PCI DSS requirement 10.4.3 asks to:

Examine systems configurations to verify that the time server(s) accept time updates from specific, industry-accepted external sources (to prevent a malicious individual from changing the clock)...

Why are only external time sources acceptable? If I restrict access to the internal time source then where is the danger? I need to use an internal time source. Can you suggest ideas for compensating controls for this requirement?

3 Answers 3


This is no different from other aspects of network and system configuration. PCI is mostly concerned with separation of duties, so the sysadmin is not also the dba and is not also the developer, and with auditability, so that changes are recorded and approved and implementation matches policy. So sites can run internal NTP servers. Demonstrate that there is a formal policy for their use, that they are under sufficient custody to be accurate and reliable, that changes to their config go through change management, and that the hosts in PCI space cant be made not to use the approved internal source.


If your internal NTP time server is using a GPS receiver the time sync from the GPS receiver is technically using a satellite as an external time-source which would be considered a valid external time source even though you aren't using an external NTP server.

Everything Johna B mentioned is also correct but there are also other ways to create compensating controls depending on the type of environment you have.

One compensating control for ensuring accurate time would be having an second system (not managed by the person who manages the time server) checking and logging the time from the different internal time server(s) at random time periods no less than every 60 seconds to ensure that the time-server(s) haven't been tampered with and to alert the staff if a change or drift in clocks occurs. This would ensure that the time from one of the internal time sources has not been tampered with and gives you something of an audit trail for the clock. Likewise recording all access to the time servers and ensuring they are properly secured, have external logging, and all other standard PCI controls will still need to be in place on these systems.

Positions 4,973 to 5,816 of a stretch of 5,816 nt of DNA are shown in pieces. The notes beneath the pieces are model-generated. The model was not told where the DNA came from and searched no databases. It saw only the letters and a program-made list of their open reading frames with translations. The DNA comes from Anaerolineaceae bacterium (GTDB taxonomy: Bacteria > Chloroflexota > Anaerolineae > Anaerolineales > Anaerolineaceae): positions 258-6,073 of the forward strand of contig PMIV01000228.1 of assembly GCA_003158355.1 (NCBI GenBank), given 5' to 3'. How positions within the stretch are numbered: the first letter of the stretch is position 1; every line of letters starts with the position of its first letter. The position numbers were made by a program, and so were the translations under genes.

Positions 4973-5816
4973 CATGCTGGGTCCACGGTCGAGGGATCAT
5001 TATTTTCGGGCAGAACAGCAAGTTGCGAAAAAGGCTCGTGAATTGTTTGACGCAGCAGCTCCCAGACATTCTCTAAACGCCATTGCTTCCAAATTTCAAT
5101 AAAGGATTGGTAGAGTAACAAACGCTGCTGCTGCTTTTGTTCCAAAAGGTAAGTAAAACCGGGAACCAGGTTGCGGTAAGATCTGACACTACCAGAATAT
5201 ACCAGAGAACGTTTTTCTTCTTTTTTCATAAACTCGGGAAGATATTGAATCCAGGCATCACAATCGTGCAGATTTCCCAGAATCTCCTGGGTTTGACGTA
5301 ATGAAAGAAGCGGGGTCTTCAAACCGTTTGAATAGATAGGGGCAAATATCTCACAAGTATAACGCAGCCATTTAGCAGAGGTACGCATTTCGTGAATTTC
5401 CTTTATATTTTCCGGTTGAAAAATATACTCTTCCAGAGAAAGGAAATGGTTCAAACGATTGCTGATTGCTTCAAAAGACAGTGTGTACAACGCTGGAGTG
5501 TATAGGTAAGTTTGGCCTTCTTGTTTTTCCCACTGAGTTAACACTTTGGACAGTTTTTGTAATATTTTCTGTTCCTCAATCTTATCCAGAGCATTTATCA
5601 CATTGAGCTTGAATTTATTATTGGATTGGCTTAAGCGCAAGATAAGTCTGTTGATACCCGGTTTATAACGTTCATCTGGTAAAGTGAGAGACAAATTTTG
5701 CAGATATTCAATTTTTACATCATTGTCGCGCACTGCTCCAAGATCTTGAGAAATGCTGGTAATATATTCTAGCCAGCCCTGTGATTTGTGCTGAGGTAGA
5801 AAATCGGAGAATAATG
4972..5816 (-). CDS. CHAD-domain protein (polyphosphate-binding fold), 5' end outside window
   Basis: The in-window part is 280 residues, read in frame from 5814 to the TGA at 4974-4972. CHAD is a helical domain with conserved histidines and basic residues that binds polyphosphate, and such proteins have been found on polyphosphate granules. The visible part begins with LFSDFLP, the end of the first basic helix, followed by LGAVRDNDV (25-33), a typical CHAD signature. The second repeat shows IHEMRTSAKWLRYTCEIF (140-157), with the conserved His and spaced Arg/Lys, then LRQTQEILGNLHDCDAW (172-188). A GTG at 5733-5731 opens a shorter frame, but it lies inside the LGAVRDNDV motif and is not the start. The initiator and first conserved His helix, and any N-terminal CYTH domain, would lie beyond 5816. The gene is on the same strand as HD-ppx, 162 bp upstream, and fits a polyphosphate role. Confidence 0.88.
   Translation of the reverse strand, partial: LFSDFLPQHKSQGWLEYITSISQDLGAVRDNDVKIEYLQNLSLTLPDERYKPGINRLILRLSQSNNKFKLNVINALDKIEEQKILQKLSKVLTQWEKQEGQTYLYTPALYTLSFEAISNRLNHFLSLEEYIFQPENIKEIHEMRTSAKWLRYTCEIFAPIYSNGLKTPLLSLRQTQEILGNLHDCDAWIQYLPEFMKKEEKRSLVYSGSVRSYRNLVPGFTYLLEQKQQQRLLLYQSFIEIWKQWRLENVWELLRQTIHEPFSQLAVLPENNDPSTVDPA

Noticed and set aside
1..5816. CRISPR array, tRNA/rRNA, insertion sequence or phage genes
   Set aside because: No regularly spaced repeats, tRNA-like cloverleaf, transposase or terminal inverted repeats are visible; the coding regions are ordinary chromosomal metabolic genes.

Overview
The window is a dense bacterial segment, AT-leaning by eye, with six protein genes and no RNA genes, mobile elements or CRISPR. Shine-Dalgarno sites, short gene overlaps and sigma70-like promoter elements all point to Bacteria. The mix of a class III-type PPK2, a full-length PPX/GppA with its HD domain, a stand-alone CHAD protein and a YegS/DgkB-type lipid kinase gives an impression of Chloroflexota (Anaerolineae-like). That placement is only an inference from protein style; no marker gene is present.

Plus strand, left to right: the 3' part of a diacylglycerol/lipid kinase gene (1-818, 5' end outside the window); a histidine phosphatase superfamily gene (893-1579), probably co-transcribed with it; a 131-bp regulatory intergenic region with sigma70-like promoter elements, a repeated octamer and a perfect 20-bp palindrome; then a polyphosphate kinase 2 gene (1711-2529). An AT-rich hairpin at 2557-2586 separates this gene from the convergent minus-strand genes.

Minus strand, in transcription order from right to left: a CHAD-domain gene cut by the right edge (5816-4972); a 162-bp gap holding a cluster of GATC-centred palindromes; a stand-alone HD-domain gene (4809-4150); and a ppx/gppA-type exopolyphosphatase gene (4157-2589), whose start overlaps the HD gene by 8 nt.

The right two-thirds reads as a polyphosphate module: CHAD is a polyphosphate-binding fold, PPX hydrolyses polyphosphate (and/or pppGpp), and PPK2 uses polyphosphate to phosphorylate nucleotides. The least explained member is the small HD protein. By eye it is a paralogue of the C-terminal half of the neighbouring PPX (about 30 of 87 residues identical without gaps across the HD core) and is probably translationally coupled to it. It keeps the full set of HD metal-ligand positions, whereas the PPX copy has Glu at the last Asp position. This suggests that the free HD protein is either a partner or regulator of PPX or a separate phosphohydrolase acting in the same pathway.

The PCI-DSS 3.2 10.4.1.a does specify that the clocks need to be in sync with International Atomic Time.

As always PCI is not a law and your QSA has the final say on approving your ROC.

Update: In addition to sebastian nielsen's recommendation below there are also a wide range of other timing solutions which could both be synced to International Atomic Time and also be 100% internal for quite a long time with very accurate time results. Many of the solutions sold by providers like this one could be used in a number of different ways:


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    No, 2 internal time servers would not be accepted as compensating control, as theres no means to be sure this stays in sync with external world time. See my answer. 10.4.3 is about ensuring the time servers stay sync with world/real time, not about separation of duties. Commented Aug 25, 2016 at 0:50
  • Stratum 1 time sources via gps satellites counts as the outside world even though the server would be considered internal and not receiving an externally networked data source. In theory a company could have four internal atomic time sources (HP used to sell these) as a compensating control. Still comes back to the QSA either way. Commented Aug 25, 2016 at 1:13
  • Thats what I said too. I interpreted your compensating control as having no external connectivety/sync at all, which would mean you had no way of knowing if the time was correct, unless as I said, you had some very accurate internal time source, that is once synced to a external source manually. But then, that time source could be sealed with tamper resistant seals. Commented Aug 25, 2016 at 2:33

The reason that you need to sync the timeserver to a external source, is just that, auditability. As others here have pointed out, a GPS receiver is a valid external source. Using a GPS receiver or a time radio source is in fact, a preferred way to managed time servers in air-gapped scenarios, as this means no sensitive data can leak out from the air-gapped area, and no malicious data can leak into the air-gapped area.

Yes, a malicious adversiary might be able to modify the time inside the air-gapped area by sending false GPS or radio signals, but nothing more.